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Are you avoiding talking about retirement? If you saw how little a million does for you, would this motivate you?

Yes, we’re all in the same boat. Retirement is creeping closer and closer, and you’re already struggling to make ends meet right now. The big question is, “Where are you going to find the extra money to save?”
If you think about it – if you’re struggling now, then how much more will you struggle in retirement? Ask the gentleman below.

Now I don’t want to get caught up in discussing retirement, I simply want to answer a question I get asked all the time.
The question is, “How much do I need to retire on comfortably? R1 million, R3 million, R5 million…?”

So I decided to show you what a million Rand pension would do if you were retiring today.
You’re about to meet three gentlemen on the brink of retirement:

  • Herman who is retiring at 65 only because he’s reached retirement age
  • John who is retiring at 60, and
  • Paul who is calling it quits at 55 because he wants to.

The first thing I usually do when approached by someone about to retire, is shop around for a conventional life annuity. So let me first explain this.

What is a conventional life annuity?

A conventional life annuity is a contract between you and the life insurance company. You hand over your pension fund to them – forever. They, in return, pay you forever.

Once you sign the contract you never get your million Rand back, no matter how much you beg and plead. Die tomorrow, and your million Rand is history (There are options for leaving dependants with income, but this article assumes none of that).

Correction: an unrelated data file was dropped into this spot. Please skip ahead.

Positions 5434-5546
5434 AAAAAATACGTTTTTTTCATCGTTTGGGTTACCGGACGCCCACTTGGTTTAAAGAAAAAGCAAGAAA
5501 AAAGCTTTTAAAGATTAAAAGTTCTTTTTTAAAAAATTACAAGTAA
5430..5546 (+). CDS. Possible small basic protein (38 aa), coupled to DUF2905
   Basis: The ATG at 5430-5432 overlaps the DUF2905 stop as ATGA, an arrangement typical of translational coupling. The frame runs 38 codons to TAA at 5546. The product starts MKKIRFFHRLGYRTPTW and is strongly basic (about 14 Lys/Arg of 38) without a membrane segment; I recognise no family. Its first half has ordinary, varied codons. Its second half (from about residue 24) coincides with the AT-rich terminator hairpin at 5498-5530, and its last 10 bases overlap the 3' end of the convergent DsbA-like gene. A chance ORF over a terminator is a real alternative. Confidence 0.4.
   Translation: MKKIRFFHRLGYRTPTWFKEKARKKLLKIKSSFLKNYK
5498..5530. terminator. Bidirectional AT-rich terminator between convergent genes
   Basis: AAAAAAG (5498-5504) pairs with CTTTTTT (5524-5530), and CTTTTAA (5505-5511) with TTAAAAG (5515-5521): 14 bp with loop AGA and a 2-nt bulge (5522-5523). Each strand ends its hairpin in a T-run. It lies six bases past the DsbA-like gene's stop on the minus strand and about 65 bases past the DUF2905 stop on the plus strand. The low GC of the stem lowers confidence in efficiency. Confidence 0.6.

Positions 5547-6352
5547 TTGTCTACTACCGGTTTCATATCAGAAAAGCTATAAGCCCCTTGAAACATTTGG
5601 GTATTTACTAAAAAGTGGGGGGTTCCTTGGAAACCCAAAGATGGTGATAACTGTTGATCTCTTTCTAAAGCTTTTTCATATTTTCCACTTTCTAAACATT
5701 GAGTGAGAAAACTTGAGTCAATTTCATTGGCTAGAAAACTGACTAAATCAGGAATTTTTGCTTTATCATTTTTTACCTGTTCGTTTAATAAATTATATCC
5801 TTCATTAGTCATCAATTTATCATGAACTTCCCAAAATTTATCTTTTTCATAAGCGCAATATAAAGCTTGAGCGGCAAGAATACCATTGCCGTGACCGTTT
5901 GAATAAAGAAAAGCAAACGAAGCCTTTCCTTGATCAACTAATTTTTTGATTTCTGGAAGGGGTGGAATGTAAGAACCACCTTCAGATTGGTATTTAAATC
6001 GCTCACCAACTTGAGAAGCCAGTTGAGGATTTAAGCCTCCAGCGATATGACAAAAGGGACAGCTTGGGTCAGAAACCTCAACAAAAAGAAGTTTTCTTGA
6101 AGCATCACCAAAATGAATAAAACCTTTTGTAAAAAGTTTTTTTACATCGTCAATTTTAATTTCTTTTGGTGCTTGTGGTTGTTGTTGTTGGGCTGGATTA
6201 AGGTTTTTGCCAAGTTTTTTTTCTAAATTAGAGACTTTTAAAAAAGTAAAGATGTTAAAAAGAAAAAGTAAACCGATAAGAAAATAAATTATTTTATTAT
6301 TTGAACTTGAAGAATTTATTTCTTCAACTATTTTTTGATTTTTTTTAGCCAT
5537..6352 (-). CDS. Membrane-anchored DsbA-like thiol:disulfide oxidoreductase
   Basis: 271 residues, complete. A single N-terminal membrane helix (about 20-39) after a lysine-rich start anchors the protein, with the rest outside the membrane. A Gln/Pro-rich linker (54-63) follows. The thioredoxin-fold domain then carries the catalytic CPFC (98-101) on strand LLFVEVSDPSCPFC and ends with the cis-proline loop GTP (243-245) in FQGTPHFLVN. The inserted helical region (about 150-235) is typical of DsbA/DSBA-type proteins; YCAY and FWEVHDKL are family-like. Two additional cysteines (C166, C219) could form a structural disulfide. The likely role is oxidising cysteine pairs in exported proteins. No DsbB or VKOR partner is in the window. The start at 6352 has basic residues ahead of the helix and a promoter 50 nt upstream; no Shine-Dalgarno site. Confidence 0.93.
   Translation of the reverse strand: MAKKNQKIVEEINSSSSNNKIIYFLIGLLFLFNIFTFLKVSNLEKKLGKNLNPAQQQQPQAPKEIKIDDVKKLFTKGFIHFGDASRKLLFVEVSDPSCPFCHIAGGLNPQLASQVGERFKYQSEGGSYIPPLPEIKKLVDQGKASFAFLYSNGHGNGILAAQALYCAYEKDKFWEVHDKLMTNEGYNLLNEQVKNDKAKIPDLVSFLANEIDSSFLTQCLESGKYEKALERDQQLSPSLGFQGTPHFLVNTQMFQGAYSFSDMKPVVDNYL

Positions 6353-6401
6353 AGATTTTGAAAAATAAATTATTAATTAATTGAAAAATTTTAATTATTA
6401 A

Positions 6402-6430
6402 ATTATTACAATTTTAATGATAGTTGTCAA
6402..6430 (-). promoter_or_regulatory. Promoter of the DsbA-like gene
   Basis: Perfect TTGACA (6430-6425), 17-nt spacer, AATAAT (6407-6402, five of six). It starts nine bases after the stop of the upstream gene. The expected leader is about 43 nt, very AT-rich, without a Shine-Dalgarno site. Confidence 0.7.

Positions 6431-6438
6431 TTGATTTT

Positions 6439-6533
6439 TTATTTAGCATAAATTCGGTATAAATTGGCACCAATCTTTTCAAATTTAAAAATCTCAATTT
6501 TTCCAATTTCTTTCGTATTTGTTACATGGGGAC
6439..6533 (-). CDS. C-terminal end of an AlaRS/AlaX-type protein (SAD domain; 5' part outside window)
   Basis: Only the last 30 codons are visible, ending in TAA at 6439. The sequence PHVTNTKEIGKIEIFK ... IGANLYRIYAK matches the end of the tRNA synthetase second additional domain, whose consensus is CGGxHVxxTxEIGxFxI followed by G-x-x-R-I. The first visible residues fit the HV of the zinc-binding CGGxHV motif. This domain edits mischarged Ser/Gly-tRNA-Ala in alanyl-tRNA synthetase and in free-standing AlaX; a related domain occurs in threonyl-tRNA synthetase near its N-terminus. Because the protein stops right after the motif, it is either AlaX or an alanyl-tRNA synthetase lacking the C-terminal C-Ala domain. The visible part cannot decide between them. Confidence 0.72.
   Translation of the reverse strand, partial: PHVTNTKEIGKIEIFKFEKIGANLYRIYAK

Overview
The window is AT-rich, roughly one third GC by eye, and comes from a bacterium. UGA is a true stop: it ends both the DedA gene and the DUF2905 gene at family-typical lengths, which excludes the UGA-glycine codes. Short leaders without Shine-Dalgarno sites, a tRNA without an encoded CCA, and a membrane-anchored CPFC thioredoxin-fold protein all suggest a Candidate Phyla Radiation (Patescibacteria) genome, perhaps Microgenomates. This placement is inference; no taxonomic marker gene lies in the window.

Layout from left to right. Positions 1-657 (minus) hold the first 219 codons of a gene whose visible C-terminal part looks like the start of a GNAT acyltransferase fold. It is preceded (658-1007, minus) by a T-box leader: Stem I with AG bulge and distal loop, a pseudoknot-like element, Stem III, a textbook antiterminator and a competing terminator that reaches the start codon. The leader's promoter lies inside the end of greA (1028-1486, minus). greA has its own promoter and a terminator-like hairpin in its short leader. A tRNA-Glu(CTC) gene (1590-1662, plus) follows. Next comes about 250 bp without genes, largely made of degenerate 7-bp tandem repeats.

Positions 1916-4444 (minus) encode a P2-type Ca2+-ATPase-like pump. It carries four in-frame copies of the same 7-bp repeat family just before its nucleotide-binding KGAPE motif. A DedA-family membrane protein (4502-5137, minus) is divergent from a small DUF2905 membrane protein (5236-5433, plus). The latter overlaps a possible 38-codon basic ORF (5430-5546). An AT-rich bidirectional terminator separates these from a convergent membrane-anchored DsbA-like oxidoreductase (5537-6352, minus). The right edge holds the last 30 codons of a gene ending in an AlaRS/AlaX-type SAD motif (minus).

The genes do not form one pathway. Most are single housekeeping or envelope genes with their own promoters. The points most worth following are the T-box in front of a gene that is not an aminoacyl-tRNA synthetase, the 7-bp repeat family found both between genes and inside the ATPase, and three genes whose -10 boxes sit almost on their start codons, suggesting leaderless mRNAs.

You in return, are guaranteed to receive an income for the rest of your natural life on earth.
Their risk is guaranteeing you that income for life. Your risk is dying earlier than expected and them getting to keep your million.

They can make this promise because they can predict how long you will live based on your current age.

So this is what I told the life insurance company

  • I have a million Rand pension to invest
  • That it must pay a monthly income at the end of each month
  • That whatever that income is, it must increase with 10% every year

So what kind of proposal did they come back with? Let’s find out shall we?

Herman gets to retire at 65 on R3,601 a month

Click on the image below to enlarge the actual quote.

Herman retiring at 65

John retires at 60 on R2,787 per month

Click on the image below to enlarge the actual quote.

John retiring at 60

Paul survives at 55 on R2,373 per month

Click on the image below to enlarge the actual quote.

Paul retiring at 55

What conclusion can we draw from this?

A million Rand pension is nowhere near enough to retire on nowadays. A person with a million Rand is faced with two options:

  • Retire later or
  • Save more

Problem is; what if the option of retiring later isn’t an option?

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